Africa: Past and Present By: Lanie Nicholson & Ellie waldron

Natural Resources

Two of the most valuable natural resources that Sub-Saharan Africa have are gold and diamonds. Sub-Saharan Africa produces nearly half of the world's gold. Also, out of the 130 million carats of gold mined per year in the world, they produce about 65% of it.

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Land Use

*Subsistence Farming is the main was people use the land in Sub-Saharan Africa. Since the farmers are only producing enough crops for themselves, they don't have enough to sell to make any income off of it. Hint - *Subsistence Farming: farmers grow food for their families, Commercial Farming: large-scale farming for profit

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Democratic Public of Congo

The Democratic Public of Congo is possibly one of the poorest countries in Africa. Their main minerals that they have are the three T's: Tin, Tantalum, and Tungsten. These minerals are used to make electronic devices, which are in high demand all around the world. All of these mines are controlled by armed rebel groups. These rebel groups force people to work. They then smuggle and sell the minerals. With the money they make, they buy more weapons. This is how they stay in control.

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GDP Per Capita

The five nations with the highest GDP Per Capitas are: 1.) Mauritius - $12,800, 2.) South Africa - $11,100, 3.) Botswana - $9,200, 4.) Seychelles - $7,800, 5.) Namibia - $7,300.

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16 nations have a GDP Per Capita below $1,000.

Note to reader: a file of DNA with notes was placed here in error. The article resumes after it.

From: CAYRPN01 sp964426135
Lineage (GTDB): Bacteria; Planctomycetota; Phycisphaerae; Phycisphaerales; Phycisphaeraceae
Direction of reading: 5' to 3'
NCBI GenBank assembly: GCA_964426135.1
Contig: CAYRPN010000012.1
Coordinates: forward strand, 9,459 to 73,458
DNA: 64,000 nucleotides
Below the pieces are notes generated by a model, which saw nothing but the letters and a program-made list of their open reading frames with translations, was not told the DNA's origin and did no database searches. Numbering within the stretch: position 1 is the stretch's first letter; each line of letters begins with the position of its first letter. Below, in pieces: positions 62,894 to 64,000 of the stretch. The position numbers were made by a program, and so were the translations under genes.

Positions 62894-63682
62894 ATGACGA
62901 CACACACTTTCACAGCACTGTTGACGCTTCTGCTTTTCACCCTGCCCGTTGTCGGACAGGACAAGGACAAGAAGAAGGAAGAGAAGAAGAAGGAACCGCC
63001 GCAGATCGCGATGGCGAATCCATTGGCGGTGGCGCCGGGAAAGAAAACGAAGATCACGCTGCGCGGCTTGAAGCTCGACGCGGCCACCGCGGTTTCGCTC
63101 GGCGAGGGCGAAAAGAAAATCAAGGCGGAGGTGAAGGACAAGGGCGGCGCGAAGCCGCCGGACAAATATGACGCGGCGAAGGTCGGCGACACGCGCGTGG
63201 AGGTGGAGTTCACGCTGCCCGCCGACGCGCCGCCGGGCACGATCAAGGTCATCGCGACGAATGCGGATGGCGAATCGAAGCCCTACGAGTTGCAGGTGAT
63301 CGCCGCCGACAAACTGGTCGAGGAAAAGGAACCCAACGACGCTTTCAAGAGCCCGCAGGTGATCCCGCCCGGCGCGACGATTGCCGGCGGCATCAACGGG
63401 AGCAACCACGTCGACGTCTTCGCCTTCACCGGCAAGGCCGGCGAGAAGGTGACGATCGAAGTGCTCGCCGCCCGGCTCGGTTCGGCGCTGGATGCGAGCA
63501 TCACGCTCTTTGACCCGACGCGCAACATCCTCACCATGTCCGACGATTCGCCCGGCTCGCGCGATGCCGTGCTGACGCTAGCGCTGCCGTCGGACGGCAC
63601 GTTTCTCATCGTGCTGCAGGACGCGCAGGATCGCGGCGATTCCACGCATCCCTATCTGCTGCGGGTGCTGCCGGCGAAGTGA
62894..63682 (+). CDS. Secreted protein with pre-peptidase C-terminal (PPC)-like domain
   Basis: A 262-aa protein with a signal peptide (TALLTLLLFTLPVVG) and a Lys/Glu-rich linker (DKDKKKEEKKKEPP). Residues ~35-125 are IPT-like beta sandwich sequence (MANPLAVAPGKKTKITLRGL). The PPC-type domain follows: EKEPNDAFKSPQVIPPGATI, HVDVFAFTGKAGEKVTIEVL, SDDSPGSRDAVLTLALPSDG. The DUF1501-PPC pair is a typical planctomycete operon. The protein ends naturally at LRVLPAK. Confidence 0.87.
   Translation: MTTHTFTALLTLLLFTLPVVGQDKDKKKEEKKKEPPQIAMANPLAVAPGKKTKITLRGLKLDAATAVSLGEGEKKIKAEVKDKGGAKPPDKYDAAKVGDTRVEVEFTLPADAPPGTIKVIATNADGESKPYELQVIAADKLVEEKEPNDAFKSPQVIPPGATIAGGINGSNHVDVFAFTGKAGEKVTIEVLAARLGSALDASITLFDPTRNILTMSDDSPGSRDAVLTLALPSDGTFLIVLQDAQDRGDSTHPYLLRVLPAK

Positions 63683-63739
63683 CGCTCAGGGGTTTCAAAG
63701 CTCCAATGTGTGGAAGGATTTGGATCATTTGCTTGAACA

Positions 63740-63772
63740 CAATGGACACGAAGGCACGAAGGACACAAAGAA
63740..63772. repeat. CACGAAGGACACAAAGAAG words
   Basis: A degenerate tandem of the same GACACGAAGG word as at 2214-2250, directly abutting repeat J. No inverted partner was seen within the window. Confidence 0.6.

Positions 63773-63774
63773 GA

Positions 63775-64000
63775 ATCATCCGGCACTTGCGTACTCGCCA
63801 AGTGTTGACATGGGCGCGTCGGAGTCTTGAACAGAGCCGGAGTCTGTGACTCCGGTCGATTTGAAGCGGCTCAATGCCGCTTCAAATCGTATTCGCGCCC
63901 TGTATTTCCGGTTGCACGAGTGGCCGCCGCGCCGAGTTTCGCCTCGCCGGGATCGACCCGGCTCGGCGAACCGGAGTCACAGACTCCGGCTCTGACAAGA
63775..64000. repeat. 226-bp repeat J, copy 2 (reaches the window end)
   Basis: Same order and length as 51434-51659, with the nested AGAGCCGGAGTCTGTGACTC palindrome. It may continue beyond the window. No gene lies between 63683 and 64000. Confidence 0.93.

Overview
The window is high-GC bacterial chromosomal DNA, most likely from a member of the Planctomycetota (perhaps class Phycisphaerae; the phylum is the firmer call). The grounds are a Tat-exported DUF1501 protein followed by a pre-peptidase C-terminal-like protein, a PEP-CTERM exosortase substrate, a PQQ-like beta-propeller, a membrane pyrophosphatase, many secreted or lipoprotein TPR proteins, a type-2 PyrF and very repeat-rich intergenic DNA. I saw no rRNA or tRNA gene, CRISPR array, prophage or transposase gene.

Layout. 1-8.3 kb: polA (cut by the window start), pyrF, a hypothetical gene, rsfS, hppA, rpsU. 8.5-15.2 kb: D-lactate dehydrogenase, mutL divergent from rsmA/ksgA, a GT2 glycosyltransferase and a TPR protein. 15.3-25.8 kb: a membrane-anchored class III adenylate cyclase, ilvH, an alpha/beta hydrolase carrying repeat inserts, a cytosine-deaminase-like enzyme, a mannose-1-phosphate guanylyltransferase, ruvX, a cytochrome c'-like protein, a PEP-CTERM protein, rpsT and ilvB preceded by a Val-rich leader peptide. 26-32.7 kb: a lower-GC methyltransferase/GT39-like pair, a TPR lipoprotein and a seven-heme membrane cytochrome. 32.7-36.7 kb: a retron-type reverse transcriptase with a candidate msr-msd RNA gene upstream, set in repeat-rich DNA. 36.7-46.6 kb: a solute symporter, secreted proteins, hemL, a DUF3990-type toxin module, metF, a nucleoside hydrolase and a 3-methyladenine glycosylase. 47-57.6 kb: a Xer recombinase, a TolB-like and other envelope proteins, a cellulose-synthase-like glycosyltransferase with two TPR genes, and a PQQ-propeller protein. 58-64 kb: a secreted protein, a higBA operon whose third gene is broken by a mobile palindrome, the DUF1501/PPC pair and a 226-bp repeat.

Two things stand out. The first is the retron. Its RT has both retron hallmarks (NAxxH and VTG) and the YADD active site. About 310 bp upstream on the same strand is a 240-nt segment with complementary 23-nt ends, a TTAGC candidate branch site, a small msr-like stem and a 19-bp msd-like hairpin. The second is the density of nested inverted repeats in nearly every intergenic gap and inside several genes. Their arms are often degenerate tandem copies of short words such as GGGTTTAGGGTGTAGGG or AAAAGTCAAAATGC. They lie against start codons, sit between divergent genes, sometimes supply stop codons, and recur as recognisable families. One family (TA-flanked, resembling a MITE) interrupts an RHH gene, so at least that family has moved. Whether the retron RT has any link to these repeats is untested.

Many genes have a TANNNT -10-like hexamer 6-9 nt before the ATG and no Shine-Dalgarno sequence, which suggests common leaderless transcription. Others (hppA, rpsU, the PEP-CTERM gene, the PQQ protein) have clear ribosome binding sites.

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A couple of things that the 5 nations with the highest GDP Per Capita have vs the nations with GDP Per Capitas less than $1000 are: 1.) Better Technology, and 2.) Better Education.

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Life Expectancy

Of the 31 countries with the lowest life expectancy's, 28 of them are from Sub-Saharan Africa. The main reason for this is HIV/AIDS. About 23.8 million people from Sub-Saharan Africa have this disease.

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Three Kingdoms of West Africa

The three West African Kingdoms were Ghana, Mali, and Songhai. Ghana was in power from 800-1054 CE. Mali was in power from 1200-1400 CE. Songhai was in power from 1350-1600 CE.

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The trade network that the three West African Kingdoms participated in was the Trans-Saharan Trade Network.

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The two commodities that were traded in the Trans-Saharan Trade Network were salt and gold. The West Africans brought gold and the North Africans brought salt.

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Slaves on the Trans-Saharan Network

North African Muslim tribes traded for African slaves because in the Koran, it says that one Muslim cannot enslave another Muslim. Muslims and African slave traders primarily used slaves to serve in the military. Muslim and African enslavement of Africans was different from European enslavement of Africans because Muslims gave their slaves more freedom. They could own their own property, have their own slaves, and even be generals in the army!

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King Mansa Musa and Timbuktu

Mansa Musa was the king of Mali. He was estimated to have $400 billion. Mansa Musa went on his hajj trip to Mecca during the years 1324-1325. On his trip, he brought 60,000 people, 80 camels carrying 300 pounds of gold each, 500 slaves each carrying a 4 pound gold staff, and his wife with 500 attendants. He gave away tons of gold in Mecca. When he came back from his trip, he brought Muslim scholars and architects to build cities, mosques, and schools in Timbuktu. Timbuktu was the center of Islamic learning. You could study religion, math, music, law, or literature in this city.

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Ibn Battuta: Explorer

Ibn Battuta was 21 years old when he began his travels. He set out from Tangier, Morocco. He traveled about 75,000 miles total over Asia and Africa. Ibn spent 29 years exploring. He stopped his travels in Fez, Morocco. When he was done traveling and exploring, he started to write his book, A Gift to the Observers Concerning the Curiosities of the Cities and the Marvels Encountered in Travels. Ibn Battuta later died in 1368 when he was 64 years old.

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